Particulate matter (PM) is a term that refers collectively to various particles found in the air, including dust, dirt, soot, smoke, and liquid droplets. Particles can vary greatly in size, ranging from a diameter less than 0.1 microns (smaller than a single bacterium) to about 10 microns (1/7 of the diameter of a human hair). One micron is equal to one millionth of a meter (one thousandth of a millimeter).
How particles form
There are many common sources of particulate matter, including vehicle exhaust from cars, trucks, and buses; factory emissions; construction activities; agricultural tilling; unpaved road dust; stone crushing; wood burning in stoves, fire pits, or during natural fires; and the respiration of plants, wildlife, and livestock.
Particulate molecules are also formed secondarily through chemical reactions of other pollutants, such as nitrogen oxides, sulfur oxides, organic compounds, and ammonia. In Minnesota, most of the particulate matter in our air is formed through these chemical reactions.
Health impacts of particulate matter
Since particulate matter is so small, particles can be inhaled deep into the lungs. Inhaling high concentrations of particulate matter has been associated with an increased risk of heart attacks, acute and chronic bronchitis, asthma attacks, and other respiratory issues that can result in hospitalization – even premature death – for individuals with pre-existing heart or lung conditions.
For additional information about the health impacts of air pollution in Minnesota, visit the Air quality and health webpage. You can also sign up for air quality alerts and forecasts, and check out current air quality.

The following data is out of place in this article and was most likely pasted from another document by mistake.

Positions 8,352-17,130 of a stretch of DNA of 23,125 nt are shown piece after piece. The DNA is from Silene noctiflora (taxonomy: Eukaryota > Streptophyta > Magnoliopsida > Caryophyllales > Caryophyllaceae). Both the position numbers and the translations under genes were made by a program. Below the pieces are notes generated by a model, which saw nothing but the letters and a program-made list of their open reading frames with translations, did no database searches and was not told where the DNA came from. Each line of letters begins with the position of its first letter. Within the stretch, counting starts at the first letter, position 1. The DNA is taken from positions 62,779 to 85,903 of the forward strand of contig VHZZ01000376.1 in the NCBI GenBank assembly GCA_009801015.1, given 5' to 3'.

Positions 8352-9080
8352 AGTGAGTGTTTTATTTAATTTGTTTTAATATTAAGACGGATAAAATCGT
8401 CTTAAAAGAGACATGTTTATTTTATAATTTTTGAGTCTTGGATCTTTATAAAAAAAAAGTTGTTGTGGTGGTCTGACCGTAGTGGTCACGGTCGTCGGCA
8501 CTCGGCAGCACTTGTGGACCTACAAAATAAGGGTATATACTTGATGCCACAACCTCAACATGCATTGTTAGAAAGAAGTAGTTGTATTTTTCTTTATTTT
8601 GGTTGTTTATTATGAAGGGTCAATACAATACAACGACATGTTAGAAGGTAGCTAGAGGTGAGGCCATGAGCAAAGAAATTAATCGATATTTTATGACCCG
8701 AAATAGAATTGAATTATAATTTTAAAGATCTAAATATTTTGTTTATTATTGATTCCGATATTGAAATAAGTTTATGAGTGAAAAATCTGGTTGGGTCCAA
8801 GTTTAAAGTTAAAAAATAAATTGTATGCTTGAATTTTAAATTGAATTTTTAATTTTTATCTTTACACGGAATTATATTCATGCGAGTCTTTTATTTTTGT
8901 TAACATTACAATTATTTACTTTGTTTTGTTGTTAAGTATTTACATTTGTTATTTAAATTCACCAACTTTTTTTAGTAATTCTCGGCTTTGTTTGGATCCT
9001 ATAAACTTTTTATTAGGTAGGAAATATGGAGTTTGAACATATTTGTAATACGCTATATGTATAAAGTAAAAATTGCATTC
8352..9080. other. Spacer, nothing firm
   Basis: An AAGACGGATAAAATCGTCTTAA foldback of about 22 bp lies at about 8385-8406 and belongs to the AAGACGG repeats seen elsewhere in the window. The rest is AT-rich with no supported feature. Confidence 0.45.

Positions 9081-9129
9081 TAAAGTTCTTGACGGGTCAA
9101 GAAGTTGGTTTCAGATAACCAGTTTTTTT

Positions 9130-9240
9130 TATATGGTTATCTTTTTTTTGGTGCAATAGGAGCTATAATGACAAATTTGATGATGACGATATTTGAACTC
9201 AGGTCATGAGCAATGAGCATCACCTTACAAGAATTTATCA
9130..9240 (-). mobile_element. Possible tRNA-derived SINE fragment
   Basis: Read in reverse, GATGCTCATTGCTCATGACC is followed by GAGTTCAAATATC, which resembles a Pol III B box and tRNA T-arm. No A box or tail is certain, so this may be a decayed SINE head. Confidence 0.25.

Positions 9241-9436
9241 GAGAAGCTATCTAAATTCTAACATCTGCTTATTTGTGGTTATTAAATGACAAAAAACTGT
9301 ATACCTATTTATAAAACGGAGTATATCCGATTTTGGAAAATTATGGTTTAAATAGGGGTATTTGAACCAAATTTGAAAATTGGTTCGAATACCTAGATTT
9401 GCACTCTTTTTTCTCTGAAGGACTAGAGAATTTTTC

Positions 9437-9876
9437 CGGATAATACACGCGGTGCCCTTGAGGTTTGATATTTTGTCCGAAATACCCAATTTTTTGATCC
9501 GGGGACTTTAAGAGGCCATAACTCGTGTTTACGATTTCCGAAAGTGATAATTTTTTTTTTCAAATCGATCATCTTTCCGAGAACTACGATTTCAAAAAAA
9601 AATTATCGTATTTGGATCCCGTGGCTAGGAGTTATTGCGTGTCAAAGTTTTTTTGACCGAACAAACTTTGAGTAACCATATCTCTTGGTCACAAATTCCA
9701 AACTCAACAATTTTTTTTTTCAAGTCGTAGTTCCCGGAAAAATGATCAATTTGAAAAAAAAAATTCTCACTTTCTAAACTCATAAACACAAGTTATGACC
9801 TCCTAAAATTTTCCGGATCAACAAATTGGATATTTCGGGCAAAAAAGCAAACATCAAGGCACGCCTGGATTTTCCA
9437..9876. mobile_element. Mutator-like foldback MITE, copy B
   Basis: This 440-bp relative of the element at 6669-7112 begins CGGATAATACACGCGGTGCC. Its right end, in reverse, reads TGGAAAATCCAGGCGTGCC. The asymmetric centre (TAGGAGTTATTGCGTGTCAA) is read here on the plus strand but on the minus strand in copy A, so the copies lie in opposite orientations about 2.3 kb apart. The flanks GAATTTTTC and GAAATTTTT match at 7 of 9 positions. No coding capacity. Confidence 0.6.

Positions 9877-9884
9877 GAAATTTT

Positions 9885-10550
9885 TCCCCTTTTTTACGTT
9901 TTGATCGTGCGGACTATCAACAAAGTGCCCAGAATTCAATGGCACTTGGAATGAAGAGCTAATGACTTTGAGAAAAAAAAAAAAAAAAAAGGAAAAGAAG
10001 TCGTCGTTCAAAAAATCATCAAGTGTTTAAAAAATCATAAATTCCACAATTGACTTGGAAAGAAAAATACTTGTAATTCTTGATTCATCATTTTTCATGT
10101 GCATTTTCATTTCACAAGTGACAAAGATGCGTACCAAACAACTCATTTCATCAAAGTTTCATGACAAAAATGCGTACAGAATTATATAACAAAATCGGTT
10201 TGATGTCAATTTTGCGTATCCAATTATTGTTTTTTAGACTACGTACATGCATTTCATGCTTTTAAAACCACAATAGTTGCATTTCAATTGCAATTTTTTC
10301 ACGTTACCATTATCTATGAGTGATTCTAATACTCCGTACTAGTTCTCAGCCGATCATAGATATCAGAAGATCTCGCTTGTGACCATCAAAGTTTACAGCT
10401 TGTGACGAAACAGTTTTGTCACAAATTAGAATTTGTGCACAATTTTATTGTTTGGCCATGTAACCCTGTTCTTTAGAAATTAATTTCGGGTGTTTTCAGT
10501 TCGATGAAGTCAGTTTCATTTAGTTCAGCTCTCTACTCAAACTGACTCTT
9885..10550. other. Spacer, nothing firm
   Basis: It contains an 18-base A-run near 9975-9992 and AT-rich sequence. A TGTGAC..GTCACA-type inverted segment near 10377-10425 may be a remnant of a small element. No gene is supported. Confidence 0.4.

Air quality standards
The Clean Air Act regulates two sizes of particulate matter: PM2.5 (fine particles) and PM10. PM2.5 includes particulate matter that is less than 2.5 microns in diameter; PM10 includes all particulate matter less than 10 microns in diameter (including PM2.5). The U.S. EPA sets National Ambient Air Quality Standards (NAAQS) for both PM2.5 and PM10, including both primary standards to protect public health and secondary standards to protect the environment.
In 2012, the EPA reviewed the science related to the health and environmental impacts of particulate matter and revised the NAAQS to reflect the most up-to-date information. The level of the current primary and secondary daily fine particle standard is 35 µg/m3 and the primary annual standard is 12 µg/m3. The primary and secondary daily PM10 standard is 150 µg/m3.
The state of Minnesota is currently in compliance with both of the national standards for particulate matter. Fine particles are a pollutant of particular concern to Minnesota because levels in the state are relatively close to the national standards. To see the MPCA’s monitoring data for particulate matter and other criteria pollutants, explore our Criteria Pollutant Data Explorer.